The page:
State Water Resources Research Institute Program (WRRI)
USGS Grant Number:
Start Date: 2004-09-01 End Date: 2006-07-31
Total Federal Funds: $70,767 Total Non-Federal Funds: $74,489
Principal Investigators: Helen Ingram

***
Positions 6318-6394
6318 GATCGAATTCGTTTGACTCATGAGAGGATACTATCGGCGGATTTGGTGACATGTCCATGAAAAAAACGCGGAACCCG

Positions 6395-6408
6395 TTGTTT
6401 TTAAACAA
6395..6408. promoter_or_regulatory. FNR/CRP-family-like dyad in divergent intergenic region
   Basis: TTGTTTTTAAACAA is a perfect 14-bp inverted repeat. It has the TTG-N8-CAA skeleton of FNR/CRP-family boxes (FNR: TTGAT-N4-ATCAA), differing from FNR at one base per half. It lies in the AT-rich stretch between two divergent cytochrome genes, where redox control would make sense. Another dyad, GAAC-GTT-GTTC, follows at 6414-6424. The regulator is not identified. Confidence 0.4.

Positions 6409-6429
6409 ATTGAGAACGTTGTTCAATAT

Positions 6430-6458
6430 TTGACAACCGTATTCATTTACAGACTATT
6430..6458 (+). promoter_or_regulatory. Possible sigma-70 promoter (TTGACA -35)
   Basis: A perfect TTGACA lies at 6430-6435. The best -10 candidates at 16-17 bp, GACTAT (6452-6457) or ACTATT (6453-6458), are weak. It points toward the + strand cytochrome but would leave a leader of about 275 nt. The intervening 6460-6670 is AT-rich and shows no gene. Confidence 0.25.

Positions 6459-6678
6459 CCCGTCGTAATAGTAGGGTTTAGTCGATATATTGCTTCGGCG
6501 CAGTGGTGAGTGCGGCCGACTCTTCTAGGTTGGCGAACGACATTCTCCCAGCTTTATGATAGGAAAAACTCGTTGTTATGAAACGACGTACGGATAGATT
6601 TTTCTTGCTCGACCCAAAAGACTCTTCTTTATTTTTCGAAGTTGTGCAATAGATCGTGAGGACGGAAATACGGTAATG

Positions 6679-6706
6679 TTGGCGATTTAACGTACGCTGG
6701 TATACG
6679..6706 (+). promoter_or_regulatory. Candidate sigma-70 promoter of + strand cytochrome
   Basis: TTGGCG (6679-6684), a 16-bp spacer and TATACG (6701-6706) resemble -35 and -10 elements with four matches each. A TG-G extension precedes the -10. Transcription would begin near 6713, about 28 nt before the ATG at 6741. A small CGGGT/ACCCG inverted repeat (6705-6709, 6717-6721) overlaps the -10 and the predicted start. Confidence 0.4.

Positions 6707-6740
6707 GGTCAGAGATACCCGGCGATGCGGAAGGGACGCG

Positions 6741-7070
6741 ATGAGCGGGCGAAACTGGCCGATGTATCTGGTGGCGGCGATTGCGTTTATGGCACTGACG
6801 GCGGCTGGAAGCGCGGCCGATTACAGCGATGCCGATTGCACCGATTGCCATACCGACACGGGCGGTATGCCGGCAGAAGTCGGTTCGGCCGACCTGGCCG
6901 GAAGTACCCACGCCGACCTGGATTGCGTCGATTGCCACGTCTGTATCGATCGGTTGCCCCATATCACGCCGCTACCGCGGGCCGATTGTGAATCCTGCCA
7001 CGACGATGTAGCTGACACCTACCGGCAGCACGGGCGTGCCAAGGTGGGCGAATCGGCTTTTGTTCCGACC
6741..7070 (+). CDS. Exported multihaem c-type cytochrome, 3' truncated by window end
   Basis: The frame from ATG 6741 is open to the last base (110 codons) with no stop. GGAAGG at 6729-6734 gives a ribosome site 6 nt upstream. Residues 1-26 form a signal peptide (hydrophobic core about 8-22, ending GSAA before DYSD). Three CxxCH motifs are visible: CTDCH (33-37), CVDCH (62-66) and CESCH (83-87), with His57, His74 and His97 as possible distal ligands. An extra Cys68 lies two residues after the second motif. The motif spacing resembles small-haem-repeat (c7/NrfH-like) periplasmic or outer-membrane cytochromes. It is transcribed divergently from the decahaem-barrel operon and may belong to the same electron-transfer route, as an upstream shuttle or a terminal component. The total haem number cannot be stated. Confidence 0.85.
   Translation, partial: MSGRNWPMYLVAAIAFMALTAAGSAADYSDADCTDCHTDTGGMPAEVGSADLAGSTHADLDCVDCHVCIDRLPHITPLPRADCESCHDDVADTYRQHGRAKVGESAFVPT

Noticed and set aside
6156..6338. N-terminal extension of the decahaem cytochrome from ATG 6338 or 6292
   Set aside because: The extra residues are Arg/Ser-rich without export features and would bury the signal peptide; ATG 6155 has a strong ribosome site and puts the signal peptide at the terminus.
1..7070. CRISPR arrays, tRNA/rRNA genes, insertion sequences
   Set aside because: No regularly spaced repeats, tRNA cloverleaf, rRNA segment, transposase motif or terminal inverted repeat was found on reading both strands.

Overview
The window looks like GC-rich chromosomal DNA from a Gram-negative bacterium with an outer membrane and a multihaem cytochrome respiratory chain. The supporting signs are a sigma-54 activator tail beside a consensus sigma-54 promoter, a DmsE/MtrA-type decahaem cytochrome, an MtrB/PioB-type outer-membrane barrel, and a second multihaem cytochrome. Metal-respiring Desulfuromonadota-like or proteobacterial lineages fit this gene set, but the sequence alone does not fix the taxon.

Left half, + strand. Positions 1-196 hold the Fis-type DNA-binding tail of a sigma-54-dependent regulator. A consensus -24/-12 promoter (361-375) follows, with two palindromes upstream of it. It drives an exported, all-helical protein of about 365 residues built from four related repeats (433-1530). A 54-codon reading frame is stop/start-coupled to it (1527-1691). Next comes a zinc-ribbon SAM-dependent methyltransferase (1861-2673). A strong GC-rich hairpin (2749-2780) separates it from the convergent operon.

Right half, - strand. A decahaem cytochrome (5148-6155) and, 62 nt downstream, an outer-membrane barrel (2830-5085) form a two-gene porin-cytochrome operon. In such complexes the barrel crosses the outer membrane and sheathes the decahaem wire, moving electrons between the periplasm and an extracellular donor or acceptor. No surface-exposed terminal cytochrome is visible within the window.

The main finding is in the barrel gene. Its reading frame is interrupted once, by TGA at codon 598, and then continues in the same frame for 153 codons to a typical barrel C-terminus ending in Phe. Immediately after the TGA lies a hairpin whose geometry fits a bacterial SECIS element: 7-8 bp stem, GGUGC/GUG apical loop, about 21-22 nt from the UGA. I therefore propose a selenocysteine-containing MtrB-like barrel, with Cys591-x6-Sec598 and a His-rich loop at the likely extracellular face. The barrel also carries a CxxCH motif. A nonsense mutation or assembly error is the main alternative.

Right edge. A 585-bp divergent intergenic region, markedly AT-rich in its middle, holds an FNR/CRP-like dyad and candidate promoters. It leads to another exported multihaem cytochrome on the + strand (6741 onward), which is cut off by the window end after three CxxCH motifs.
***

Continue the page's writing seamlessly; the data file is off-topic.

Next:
Abstract: This research will examine the process by which water policy coalitions are emerging in large urban areas to meet two increasingly salient objectives: the first ecological (including non-structural flood control, stormwater treatment, and groundwater recharge) and the second socio-cultural (centered on urban parks, open space, and outdoor recreation). The two-year research program involves the development of a hypothetical model wherein urban water-centered park restoration projects provide the ground where new coalitions of policy actors align their environmental and quality-of-life goals. The model suggests that new water policy networks leverage the thematic objectives of specific epistemic communities, and frame public discourse in four American cities to create the opportunity for new water policy coalitions. These coalitions focus on the urban waterway parkland as a site not only for public recreation and social interaction, but also as a place for hydrological innovation and ecological restoration. In addition to exploring the opportunities created by these new water policy networks, the research will identify and examine the institutional problems that arise in the implementation of such inventive urban water policy arrangements. These watershed park coalitions are being singled out for study as components of watershed planning and management organizations that have a demonstrated capability to protect water supply quality (104G R.F.P., Section III: Research Priorities). The problem is conceptualized as a local implementation gap, where the potential innovations of watershed ecologists, geo-technical engineers, and regional hydrologists fail to be tested and enacted on a wide scale, due to a lack of local political will, available and appropriate project sites, and existing institutional capacity. The watershed park is hypothesized as a particularly powerful policy objective in the mobilization of citizen support and tangible resources. While watershed partnerships (see Leach, Pelkey and Sabatier, 2002 for an overview) promise stakeholder collaboration across a broad spectrum of watershed issues, the watershed park coalition is conceived as a project-specific operationalization of consensus and intent, and the catalyst for improved institutional capacity. Four cities with strong watershed park coalitions will be studied, using a multi-method research design to identify members characterization of, participation in, and goals for the creation of new or re-engineered urban waterfront open space. The project will build theoretically upon existing public policy research in network analysis, coalition formation and local institutional change. It will also address practical challenges faced by urban regions, including the provision of attractive and functional public open space, the creation of human networks and physical spaces to foster social capital, the support of urban nature conservation and environmental education, and the protection of local water supply quality.